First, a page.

Phoenix wildlife center receives up to 150 injured animals a day during heat, monsoons

Liberty Wildlife sees about 10,000 animals per year but says it’s already treated around 8,000 this year, partly because of how hot it’s been.
Published: Jul. 30, 2023 at 9:17 PM MST|Updated: Jul. 30, 2023 at 9:20 PM MST
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PHOENIX (3TV/CBS 5) - A wildlife rescue in Phoenix is seeing a huge increase in animal drop-offs, according to staff. They say the busiest days are after extreme temperatures or high winds from the monsoon. Liberty Wildlife sees about 10,000 animals per year but says it’s already treated around 8,000 this year, partly because of how hot it’s been.

The animals the nonprofit cares for are all native and well-adapted to heat. “The problem with this year is that that heat has been so high, so many days in a row,” said Laura Hackett, a biologist for the rescue.

They use many methods during the summer months to keep animals cool. “They always have access to water. Some of them have larger pools that they like to get in and take baths. We’re also having our volunteers come in and do extra shifts where they come in at 2:30 and 4:30 and literally walk down the aisles and hose our birds off,” she said.

Still, the relentless heat is causing issues, especially with the swamp coolers. “With the fact that they’re running 12 hours a day and just constantly going, we’re seeing them wear down, break down, circuits are getting blown,” she said.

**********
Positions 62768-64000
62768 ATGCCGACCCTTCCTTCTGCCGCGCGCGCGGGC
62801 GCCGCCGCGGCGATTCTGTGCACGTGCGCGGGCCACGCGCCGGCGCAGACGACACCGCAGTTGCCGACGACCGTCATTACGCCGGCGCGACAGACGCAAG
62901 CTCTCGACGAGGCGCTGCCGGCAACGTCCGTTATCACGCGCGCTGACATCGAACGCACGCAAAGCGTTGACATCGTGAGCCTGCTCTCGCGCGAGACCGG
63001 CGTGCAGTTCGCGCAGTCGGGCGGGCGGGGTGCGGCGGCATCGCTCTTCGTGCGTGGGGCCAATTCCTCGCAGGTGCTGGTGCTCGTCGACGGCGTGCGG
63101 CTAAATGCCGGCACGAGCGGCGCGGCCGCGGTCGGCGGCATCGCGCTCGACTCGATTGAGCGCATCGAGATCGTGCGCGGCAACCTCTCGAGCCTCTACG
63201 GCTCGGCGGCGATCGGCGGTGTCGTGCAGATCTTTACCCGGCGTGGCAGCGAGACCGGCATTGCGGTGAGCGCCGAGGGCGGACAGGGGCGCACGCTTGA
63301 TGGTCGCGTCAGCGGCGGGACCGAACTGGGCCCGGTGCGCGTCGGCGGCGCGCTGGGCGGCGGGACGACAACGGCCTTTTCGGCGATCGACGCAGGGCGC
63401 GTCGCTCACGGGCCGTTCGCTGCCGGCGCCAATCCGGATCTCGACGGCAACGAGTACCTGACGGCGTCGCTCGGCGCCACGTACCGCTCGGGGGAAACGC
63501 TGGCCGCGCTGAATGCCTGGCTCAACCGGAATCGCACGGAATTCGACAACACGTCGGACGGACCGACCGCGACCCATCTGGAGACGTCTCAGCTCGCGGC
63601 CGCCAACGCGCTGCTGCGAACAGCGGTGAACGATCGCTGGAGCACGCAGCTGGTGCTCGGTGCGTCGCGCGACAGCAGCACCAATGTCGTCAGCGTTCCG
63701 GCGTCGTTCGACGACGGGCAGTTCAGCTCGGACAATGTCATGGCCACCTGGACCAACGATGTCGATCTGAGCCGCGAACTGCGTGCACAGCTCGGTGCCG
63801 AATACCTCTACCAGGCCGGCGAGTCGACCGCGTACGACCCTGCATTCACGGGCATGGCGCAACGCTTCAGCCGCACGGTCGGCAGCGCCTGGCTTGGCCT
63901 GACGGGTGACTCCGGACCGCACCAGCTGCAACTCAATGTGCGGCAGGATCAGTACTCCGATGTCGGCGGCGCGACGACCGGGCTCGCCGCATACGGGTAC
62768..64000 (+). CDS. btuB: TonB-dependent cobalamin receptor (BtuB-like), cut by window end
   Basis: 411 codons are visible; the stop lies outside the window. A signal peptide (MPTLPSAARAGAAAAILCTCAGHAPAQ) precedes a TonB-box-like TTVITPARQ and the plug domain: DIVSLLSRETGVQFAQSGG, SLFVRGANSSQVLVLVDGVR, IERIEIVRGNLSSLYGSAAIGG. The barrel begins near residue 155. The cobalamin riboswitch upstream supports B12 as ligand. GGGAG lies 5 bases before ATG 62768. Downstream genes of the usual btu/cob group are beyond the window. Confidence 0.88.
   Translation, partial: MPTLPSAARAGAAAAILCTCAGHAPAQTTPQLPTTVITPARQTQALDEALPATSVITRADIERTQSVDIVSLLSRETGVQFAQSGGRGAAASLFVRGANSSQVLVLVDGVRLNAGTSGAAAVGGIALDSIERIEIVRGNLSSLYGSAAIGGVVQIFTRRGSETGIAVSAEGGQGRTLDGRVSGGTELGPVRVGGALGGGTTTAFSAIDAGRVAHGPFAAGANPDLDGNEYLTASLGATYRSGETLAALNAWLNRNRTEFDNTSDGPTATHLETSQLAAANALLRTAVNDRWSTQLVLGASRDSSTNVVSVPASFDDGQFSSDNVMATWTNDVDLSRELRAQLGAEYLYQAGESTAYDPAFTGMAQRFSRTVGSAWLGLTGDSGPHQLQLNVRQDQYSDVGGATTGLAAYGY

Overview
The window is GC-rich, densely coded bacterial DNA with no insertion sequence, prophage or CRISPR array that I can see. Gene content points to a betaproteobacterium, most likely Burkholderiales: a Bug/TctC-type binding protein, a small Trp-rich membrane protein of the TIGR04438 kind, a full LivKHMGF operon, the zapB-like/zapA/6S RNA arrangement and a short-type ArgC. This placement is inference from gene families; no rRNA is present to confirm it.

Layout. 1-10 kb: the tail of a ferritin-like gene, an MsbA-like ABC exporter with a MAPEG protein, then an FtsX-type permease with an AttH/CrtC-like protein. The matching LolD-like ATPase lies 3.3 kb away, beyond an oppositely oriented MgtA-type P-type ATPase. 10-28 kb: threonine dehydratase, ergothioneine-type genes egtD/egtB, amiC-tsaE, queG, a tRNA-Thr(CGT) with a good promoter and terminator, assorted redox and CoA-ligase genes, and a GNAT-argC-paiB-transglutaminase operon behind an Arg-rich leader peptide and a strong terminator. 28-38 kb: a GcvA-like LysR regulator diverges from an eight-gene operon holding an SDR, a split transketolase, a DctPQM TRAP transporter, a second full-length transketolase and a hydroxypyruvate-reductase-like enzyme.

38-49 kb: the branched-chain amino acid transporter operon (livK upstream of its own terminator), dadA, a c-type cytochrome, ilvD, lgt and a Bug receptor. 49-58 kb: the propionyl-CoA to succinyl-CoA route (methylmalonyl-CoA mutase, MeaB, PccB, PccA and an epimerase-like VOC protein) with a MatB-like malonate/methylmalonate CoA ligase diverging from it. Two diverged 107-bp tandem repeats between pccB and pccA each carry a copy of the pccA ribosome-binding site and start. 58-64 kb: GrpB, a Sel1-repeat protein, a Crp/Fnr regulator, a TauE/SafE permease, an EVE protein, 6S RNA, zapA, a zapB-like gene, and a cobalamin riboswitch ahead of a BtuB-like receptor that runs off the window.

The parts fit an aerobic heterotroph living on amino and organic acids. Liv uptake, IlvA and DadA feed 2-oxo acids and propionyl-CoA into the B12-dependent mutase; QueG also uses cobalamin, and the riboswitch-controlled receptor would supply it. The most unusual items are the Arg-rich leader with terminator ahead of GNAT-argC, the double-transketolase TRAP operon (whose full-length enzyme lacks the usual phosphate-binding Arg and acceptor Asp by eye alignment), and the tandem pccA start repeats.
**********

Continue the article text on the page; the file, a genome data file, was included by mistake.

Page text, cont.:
Hackett says spring and summer are the busiest times of year for the rescue, and she expects the rain and strong dust storms during the monsoon will make it even busier. “Especially with the monsoon storms start coming in, we get winds. So we start seeing them fall onto the ground where of course our pavement is hot,” Hackett said. “We can get upwards of 150 animals brought in just on that day alone.”

Hackett says the facility also works like a hospital for people, with a triage room, intensive care units and orphan care. “We’re depending on the public of Arizona to be our ambulances and find those animals if they’ve gotten into a stressful situation, whether they’ve been knocked to the ground or succumbing to the heat,” she said.

Liberty Wildlife has about 300 volunteers, and Hackett says the increase in workload would be unmanageable without them. Right now, the center limits the type of birds it takes in because of the avian flu. If you encounter an animal needing help, visit their website on Emergency Care.

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